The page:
Nope. The show I watched for a while with fascination was one in which a father and son tried to coexist as builders of motorcycles. They fought like cats and dogs and left their crew of workers in a constant state of concern about where their allegiances lay. The father was the founder of the company. The son was something of a genius at design. Their staff members were awesome fabricators.
What caught my imagination was not the endless ragging on one another that the father and son engaged in but rather the insights into fabrication that resulted in watching them create custom bikes, each with a special theme. It was the fact that so much sloppy work ended up being so very gorgeous that really caught my eye.
In each episode there was always a creation of tension because they had a deadline to meet and everything was more or less rushed. Mistakes were made and sometimes they looked disastrous. And yet each week they managed to take what looked like a wreck waiting to be dumped into a gorgeous piece of equipment that glistened and shone for the cameras.
Eventually however the melodrama of personality get the best of the duo and they split.
The Softer Alternative
Long before she was tossed into prison for insider trading one of televisions doyennes of daytime television entertained me one summer as I recovered from a very nasty tear of my ACL. I watched her show in amazement not unlike that when viewing the motorcycle builders. It turns out that lots of things you take for granted are quite interesting when you get to follow along in the moments before the finished product is displayed.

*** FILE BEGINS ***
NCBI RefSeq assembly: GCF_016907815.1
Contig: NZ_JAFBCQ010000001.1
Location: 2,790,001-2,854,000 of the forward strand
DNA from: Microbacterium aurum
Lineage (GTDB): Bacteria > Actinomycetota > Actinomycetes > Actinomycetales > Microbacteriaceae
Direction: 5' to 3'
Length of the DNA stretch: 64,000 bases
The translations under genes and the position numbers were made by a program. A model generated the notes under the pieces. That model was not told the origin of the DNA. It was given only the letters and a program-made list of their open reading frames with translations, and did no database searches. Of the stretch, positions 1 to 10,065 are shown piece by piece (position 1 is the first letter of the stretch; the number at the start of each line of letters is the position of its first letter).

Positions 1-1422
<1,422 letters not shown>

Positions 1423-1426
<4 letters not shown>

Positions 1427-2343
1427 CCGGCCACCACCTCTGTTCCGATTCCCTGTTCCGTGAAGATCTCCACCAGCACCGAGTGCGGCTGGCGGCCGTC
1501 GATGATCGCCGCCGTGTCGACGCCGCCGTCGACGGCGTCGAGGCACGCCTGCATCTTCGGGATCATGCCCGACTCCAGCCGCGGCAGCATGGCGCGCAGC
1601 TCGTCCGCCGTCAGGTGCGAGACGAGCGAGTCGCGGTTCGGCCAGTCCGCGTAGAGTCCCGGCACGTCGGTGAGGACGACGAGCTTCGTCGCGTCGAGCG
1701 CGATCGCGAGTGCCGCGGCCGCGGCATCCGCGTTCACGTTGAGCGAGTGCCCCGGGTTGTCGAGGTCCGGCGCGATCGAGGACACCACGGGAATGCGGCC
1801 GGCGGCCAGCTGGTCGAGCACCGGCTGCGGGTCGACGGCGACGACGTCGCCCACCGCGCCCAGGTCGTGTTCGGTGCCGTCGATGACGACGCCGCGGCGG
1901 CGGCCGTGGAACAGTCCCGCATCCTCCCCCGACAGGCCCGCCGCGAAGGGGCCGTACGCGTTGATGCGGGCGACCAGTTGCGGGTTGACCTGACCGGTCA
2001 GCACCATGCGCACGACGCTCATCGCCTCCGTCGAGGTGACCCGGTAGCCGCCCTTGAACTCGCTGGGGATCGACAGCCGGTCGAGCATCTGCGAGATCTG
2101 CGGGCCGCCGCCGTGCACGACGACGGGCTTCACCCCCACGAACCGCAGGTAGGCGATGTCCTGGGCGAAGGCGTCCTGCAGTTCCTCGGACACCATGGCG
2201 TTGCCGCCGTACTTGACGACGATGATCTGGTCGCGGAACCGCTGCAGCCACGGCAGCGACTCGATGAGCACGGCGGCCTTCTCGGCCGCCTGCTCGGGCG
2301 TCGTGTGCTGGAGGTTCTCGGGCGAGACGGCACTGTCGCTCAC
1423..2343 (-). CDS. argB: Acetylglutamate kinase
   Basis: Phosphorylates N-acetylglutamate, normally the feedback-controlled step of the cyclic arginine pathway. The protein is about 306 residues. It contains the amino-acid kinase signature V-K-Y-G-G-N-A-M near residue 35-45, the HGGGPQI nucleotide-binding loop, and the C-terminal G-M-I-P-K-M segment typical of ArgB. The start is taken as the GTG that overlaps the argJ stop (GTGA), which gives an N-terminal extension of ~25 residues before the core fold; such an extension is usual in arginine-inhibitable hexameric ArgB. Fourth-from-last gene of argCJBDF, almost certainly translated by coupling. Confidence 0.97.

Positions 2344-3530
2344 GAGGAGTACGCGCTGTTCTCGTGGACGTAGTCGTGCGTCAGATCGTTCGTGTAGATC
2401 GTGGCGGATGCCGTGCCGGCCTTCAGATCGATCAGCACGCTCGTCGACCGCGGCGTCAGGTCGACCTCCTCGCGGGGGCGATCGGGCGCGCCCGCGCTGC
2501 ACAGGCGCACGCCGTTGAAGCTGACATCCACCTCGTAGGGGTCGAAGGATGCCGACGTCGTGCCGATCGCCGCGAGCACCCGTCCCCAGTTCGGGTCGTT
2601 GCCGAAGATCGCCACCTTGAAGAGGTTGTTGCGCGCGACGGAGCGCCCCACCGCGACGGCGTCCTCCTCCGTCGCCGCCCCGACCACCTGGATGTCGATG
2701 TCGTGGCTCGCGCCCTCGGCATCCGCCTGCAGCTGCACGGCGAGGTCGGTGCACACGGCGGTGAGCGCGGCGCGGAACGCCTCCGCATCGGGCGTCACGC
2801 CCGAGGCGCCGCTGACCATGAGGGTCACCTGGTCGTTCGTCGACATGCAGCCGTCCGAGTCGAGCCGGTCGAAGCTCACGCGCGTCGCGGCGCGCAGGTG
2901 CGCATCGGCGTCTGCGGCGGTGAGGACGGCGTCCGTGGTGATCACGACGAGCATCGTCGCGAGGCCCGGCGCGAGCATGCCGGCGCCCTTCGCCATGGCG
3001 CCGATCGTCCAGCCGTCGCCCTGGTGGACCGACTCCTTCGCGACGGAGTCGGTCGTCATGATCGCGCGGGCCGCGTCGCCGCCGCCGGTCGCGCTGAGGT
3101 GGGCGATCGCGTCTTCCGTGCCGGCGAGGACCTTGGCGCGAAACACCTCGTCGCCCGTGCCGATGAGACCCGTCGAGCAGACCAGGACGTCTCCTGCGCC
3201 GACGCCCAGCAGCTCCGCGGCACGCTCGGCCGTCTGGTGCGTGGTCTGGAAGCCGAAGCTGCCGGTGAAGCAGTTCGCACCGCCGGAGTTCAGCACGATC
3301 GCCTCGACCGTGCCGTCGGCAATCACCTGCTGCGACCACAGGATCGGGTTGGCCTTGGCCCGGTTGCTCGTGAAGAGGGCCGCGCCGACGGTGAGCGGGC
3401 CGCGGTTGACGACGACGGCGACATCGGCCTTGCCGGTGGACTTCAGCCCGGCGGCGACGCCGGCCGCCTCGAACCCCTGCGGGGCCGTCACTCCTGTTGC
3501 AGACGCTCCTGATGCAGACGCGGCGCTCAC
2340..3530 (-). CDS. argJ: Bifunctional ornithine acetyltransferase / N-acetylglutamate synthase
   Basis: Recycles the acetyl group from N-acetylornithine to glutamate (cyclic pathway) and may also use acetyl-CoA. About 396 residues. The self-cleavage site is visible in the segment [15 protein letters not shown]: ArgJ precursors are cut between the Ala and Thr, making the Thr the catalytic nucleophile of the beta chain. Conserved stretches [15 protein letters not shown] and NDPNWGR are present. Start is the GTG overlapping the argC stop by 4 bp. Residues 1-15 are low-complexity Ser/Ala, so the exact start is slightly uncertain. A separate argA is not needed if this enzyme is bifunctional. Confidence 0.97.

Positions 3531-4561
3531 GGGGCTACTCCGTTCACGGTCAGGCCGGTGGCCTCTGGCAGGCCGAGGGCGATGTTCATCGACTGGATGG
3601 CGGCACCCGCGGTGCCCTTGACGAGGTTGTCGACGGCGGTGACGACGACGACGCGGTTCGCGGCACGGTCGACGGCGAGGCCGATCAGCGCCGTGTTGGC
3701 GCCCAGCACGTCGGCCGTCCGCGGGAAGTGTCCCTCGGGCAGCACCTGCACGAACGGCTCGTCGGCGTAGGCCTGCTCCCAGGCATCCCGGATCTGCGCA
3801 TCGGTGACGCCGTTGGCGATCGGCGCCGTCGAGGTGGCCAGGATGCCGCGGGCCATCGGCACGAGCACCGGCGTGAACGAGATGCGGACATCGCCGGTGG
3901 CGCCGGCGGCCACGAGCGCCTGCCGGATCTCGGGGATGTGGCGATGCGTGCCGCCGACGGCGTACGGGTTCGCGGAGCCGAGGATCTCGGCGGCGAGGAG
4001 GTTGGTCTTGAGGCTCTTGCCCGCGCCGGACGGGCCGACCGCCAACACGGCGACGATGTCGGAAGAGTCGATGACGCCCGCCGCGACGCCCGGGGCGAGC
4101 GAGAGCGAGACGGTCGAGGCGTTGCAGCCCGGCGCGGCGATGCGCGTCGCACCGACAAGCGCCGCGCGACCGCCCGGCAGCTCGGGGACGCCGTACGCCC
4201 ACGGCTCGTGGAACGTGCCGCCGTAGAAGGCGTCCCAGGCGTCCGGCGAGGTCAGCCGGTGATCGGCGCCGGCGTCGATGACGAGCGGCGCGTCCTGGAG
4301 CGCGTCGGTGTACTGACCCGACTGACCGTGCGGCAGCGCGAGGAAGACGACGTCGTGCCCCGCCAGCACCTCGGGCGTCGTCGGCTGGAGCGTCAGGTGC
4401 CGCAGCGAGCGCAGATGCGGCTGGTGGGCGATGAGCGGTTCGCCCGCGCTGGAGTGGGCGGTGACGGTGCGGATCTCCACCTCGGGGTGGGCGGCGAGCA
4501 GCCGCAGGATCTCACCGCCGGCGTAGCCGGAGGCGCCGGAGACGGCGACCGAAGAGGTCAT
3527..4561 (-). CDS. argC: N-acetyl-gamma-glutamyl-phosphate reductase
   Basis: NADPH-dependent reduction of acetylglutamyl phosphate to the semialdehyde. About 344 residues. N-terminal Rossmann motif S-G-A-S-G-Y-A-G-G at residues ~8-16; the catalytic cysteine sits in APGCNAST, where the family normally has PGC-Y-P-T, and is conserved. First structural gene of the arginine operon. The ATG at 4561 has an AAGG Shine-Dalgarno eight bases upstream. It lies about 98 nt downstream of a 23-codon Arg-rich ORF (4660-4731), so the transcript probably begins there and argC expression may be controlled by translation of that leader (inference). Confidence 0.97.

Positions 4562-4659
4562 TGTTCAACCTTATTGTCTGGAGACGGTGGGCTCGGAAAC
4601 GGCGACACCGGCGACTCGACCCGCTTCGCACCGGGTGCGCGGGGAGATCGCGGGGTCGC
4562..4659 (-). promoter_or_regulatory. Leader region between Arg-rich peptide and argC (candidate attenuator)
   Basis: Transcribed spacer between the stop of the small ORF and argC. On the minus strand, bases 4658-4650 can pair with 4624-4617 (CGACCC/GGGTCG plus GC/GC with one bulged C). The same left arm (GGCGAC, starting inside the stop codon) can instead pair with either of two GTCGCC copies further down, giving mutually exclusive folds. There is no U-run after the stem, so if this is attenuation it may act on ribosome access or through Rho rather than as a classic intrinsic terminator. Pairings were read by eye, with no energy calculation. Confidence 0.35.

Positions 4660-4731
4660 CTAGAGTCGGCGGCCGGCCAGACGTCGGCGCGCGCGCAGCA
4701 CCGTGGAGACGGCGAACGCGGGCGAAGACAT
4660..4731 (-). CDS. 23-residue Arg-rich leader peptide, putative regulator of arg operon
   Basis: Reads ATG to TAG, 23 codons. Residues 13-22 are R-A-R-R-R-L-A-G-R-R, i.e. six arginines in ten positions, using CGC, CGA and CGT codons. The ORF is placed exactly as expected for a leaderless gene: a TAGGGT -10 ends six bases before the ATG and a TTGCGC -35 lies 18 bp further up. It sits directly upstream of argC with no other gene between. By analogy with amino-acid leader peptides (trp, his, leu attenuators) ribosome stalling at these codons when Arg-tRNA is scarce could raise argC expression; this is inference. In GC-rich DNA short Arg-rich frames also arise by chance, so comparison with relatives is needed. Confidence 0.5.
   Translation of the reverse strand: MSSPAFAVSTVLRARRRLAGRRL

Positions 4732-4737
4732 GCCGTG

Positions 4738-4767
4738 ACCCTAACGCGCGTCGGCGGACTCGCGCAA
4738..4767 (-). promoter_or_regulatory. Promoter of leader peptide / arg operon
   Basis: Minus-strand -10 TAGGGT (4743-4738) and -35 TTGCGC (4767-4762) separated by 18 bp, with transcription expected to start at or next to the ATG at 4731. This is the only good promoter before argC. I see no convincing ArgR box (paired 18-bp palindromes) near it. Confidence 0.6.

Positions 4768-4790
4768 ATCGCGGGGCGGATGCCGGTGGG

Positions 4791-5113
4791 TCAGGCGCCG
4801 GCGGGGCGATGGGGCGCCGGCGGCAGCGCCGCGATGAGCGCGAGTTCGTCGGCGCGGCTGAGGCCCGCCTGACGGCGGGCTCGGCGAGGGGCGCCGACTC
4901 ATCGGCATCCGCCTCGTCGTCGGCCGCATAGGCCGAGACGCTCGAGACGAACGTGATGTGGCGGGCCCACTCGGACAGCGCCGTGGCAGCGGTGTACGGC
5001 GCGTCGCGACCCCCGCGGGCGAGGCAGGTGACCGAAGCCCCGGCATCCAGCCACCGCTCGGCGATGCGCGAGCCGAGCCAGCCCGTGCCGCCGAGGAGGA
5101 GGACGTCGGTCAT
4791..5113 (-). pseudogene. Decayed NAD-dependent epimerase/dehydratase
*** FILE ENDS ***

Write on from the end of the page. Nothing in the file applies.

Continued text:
It was her show and ones like it where cooking and crafts were featured that got me to thinking about the relative abundance of talent in virtually everything we see around us. Not every practitioner of their craft is especially committed to exacting standards but some really are and they are National Treasures.
Some People Labor In The Shadows
The channels that feature chefs who prepare food with love and intelligence are fascinating to me. I think that it must be wonderful to have a mastery of food that allows you to think of pairings which actually work. I used to think that it was a scam to have someone tell you that you could pair this wine with this dish and it would taste better. I no longer believe that. There really are people who have great gifts that people pay serious money to experience.
But finally there are folks who labor tirelessly with little acknowledgement of their gifts. If you watch shows about the English aristocracy before the Civil War and just following you can get wrapped up in the finery and elegance of their lifestyle. I have one show that we watch each week that conveys what it must have been like to have lived at that time and in that way.